Mortgage Guidelines & Requirements in 2020

Home buyers and mortgage shoppers tend to have a lot of questions about mortgage qualification guidelines, rules and requirements. In short, they want to know: What does it take to qualify for a mortgage loan in 2020?

In the past, those answers were hard to come by. The mortgage industry wasn’t known for its public outreach or consumer education efforts. It’s a business after all, and businesses tend to focus on marketing and profit.

That’s where we come in. Since 2010, has been educating home buyers and mortgage shoppers in the U.S. about mortgage qualification guidelines, lending practices, and industry trends. We closely monitor the lending industry and report key trends and developments, right here on our website.

Overview of Mortgage Qualification Guidelines in 2020

The summary below will give you a basic understanding of current mortgage qualification requirements in the U.S., as of summer 2020. You can follow the links to find in-depth information on each topic.

Mortgage loan requirements have eased over the past few years. As of 2020, we are seeing borrowers qualify for home loans with higher debt-to-income ratios and lower credit scores (compared to five or six years ago).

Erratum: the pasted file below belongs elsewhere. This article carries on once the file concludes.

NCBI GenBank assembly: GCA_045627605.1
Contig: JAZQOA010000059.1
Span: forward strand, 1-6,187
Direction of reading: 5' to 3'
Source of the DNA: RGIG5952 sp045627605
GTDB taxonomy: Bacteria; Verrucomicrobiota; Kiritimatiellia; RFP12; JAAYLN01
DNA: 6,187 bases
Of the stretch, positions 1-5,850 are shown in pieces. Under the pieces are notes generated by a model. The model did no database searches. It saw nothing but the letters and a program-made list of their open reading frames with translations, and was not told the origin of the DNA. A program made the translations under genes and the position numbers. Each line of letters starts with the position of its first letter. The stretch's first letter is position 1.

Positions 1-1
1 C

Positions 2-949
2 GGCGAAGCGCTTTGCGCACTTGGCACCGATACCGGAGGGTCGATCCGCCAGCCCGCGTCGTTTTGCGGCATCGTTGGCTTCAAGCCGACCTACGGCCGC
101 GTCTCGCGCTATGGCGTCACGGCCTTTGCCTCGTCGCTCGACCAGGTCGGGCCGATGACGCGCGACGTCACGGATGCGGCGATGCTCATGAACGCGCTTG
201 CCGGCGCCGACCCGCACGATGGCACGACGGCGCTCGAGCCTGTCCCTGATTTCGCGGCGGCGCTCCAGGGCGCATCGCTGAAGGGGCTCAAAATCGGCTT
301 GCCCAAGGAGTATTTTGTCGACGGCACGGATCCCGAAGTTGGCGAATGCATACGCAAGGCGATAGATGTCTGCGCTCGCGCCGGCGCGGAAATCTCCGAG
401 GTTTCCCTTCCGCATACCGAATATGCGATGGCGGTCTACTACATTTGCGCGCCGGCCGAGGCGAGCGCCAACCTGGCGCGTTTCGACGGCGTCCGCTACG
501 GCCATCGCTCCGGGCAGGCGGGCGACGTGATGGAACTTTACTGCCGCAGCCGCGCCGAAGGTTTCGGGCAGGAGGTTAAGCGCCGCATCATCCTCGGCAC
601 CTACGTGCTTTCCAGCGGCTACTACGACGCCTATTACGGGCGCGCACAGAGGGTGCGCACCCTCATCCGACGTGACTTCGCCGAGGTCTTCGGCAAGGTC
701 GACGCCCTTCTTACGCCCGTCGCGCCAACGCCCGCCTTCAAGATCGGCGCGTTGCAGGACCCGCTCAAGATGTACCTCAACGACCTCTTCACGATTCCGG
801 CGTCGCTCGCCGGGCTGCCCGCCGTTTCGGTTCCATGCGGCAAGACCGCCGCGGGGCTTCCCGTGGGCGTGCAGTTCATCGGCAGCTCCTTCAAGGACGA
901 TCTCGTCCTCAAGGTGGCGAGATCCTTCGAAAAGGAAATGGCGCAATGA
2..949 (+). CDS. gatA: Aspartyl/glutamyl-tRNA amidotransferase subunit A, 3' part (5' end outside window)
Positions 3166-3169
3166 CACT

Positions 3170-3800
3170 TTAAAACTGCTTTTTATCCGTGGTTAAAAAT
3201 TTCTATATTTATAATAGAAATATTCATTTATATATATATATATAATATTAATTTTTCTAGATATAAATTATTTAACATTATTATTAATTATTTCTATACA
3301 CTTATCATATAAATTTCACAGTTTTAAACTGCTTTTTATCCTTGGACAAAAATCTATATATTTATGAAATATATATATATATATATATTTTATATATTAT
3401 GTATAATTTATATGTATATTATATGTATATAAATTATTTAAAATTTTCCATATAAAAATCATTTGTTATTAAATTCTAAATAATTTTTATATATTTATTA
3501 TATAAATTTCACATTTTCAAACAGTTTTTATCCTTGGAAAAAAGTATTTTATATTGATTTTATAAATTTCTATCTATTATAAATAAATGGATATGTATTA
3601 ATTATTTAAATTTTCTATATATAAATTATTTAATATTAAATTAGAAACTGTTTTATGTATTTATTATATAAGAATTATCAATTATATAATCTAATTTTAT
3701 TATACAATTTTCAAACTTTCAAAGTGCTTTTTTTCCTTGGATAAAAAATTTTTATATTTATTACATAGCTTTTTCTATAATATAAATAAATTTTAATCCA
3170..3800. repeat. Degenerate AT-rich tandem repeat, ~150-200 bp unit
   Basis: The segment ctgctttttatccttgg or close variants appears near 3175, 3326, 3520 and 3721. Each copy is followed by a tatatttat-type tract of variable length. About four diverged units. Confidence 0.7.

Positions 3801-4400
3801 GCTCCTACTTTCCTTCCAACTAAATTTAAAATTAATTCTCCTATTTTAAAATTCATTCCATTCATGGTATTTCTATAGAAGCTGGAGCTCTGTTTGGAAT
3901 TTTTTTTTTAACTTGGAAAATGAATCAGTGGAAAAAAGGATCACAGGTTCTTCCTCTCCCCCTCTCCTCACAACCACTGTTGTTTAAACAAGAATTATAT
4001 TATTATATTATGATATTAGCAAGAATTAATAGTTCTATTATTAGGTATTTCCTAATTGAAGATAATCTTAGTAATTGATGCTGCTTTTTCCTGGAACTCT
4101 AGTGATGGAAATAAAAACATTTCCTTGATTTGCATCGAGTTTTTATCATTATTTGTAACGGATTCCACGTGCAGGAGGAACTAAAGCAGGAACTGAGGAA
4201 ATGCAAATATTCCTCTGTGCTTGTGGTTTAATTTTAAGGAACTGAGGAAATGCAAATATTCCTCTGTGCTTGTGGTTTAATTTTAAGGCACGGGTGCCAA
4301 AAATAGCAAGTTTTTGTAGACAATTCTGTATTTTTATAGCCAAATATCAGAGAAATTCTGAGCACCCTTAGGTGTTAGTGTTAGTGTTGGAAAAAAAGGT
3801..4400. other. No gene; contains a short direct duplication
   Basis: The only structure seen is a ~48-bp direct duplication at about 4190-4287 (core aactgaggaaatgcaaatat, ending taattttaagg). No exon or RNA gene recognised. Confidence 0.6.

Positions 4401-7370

Additionally, conventional mortgage loan programs with down payments as low as 3% have become more common. This is one of the key changes that has occurred over the past few years.

Traditionally, the FHA loan program was one of the only options for borrowers seeking a down payment below 5%. But that has changed. In 2020, many conventional (non-government-backed) mortgage products offer down payment as low as 3%.

This is mainly because Freddie Mac and Fannie Mae — the two corporations that purchase home loans from lenders — are now willing to purchase mortgage products with a loan-to-value (LTV) ratio up to 97%. Conversely, this means borrowers using these products can put down as little as 3%.

This is good news for home buyers seeking a mortgage program with a relatively low down payment.

Household debt levels are another mortgage qualification requirement that appears to have eased over the past few years. On average, borrowers today are qualifying for home loans with higher levels of debt. Mortgage lenders refer to this as the debt-to-income (DTI) ratio.

Featured Articles for Borrowers

We publish new content on a regular basis. Most of it is geared toward home buyers and mortgage shoppers. You can always find out latest articles in the right-hand sidebar area. Here are some featured articles we recommend reading, for starters.

Student Loan Debt and Mortgage Approval
In recent years, student loan debt has become a major issue in the U.S. It can also be a problem for home buyers who need to use a mortgage loan to finance their purchases. This article explores the different ways student loan can affect the mortgage qualification process.